When you’re living in a wooden log cabin or want to build your vacation home way up in the steep slopes of the rocky mountains, you will need to use the right materials to resist harsh weather conditions while giving you the right amount of insulation.
Wooden shingles are considered a timeless classic, both having the best of both worlds: function and form. If you’re looking for a durable and long-lasting material that can easily stave off extreme low temperatures and conserve heat, these types of shingles should be right up your alley.
Types of Wooden Shingles and their Benefits
For centuries, wood is known for being one of the most common construction materials in the market, only second to concrete. Since it’s quite abundant, it’s also one of the most cost-effective.
It’s also important to note that different types of hardwood are used as building materials. Most of the time, trees native to the United States are the most abundant, such as cedar. But you can also find different variants that are harvested from different parts of the globe.
Although most of these materials are quite resistant to pests, termites are still known for having a voracious appetite for any wooden material. You might need to get your cabin checked out by pest control before setting up your wood roof.
But other than being cost-effective, what else are the benefits of using each variant of shingles?
- Cost-effective — Since this type of shingle is widely in demand, manufactured, and used, it’s one of the most popular in the market. The budget-friendly cost of these shingles makes it great for any living space.
- High tensile strength — A good majority of the country will get hit by hailstorms and hurricanes. Having a durable roof can ensure that it does not break when subjected to high amounts of kinetic energy. Additionally, this makes it a good
- Smooth texture — Shingles are known for being uniformly cut into more pleasing shapes. If you’re looking for thicker and more rugged cuts, you might want to consider cedar shakes instead.
- The right amount of insulation — For most homes in cold climates, cedar is considered the warmest type of wood in the business. That makes an excellent option for cold winters and dissipating heat during hot summers.
- Workhorse classic — Since cedar is a common tree in the United States, it is widely available in almost any builder’s depot.
Composite Wood Shingles
- Versatile — Since this isn’t necessarily made out of wood, it’s more reliable when it comes to almost any type of weather conditions. That makes it quite resistant to harsh elements.
- Looks natural — Well, we can’t necessarily call this a straight-up wooden shingle, but it does look natural, which makes it great if you’re keen with flammable materials.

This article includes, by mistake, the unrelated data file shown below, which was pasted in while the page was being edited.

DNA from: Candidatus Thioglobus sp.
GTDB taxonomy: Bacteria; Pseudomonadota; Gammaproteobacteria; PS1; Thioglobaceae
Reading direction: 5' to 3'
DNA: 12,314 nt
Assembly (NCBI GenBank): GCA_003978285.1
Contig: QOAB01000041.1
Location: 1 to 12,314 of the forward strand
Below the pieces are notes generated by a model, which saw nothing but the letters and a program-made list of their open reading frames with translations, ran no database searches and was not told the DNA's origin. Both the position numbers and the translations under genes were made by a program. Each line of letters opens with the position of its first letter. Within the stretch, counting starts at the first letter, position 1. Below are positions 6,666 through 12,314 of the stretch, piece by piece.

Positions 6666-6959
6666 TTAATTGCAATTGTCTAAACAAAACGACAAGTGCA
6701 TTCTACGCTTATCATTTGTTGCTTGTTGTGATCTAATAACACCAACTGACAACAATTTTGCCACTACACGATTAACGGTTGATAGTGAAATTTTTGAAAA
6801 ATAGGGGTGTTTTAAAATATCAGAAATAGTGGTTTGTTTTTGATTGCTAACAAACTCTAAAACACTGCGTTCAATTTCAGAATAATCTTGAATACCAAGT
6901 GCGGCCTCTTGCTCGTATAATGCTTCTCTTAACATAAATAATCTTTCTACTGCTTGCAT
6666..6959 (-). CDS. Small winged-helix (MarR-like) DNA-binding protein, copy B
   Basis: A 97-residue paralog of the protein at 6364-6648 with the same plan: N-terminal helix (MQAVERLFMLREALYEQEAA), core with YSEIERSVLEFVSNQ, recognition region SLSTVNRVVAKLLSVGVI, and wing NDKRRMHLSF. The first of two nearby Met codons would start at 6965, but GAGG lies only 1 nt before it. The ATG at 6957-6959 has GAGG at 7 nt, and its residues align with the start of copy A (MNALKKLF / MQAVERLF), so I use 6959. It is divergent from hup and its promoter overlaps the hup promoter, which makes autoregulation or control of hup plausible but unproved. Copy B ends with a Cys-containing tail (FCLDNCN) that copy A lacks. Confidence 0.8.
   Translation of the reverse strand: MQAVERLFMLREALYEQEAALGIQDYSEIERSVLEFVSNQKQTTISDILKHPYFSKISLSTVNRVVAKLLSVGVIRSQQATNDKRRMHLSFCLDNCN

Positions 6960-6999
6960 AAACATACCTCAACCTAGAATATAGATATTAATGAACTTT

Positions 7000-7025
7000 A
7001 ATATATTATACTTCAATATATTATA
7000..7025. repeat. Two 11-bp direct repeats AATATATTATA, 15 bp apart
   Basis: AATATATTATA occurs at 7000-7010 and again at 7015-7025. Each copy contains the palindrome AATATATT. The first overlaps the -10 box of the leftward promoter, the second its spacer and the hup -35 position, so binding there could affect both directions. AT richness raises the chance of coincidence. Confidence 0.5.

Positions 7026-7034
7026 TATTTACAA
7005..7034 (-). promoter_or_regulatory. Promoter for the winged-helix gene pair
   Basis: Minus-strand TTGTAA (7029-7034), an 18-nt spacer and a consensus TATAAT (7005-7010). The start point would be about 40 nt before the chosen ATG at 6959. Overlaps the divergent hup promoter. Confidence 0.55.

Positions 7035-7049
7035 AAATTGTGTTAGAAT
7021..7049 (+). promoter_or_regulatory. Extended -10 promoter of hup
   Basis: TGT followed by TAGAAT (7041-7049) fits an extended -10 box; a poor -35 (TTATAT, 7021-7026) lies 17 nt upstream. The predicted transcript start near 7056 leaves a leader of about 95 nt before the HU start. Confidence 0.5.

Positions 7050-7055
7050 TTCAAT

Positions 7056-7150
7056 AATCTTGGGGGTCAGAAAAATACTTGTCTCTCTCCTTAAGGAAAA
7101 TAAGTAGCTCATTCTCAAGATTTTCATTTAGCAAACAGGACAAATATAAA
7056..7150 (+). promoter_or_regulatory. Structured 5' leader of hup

- Long-lasting colors — The artificial colors used for these shingles can help retain luster and paint even after decades.
- Resists fungal growths — Since this can repel water, you won’t have to worry about fungal growths and molds growing on the surface. That means that you’ll need little to no maintenance on the material.
- Classy look — The luxurious look is attributed to the meticulous and tedious process. It makes an excellent addition to almost any type of tropical resort, patio, or gazebo that is situated in warmer regions of the country.
- Unique appearance — The exotic look makes it an excellent choice for different architectural designs.
In terms of pricing, cedar shingles are known for being the cheapest option. Teak shingles will often cost four to five times more than the original price of cedar shingles. Wallaba shingles will cost you around 1.30 times the average rate of shingles.
It’s also worth noting that the price will vary for each state. Since Cedar is native to the United States and is widely produced, it’s the iconic workhorse that most builders use.
Since wood is known for being one of the most abundant building materials in the market, it is also used in constructing different aspects of your home. Still, it’s one of the best-known materials for the roof. Although a bit unconventional, it still gets the job done while still having a multitude of different benefits.
Like any material in the market, each type of wooden shingle has its unique, innate trait. But overall, cedar shingles are the workhorse of almost any kind of a wood roof in the United States. Whether you want to have a rustic finish for your living space or setting up your log cabin, cedar shingles are the go-to material.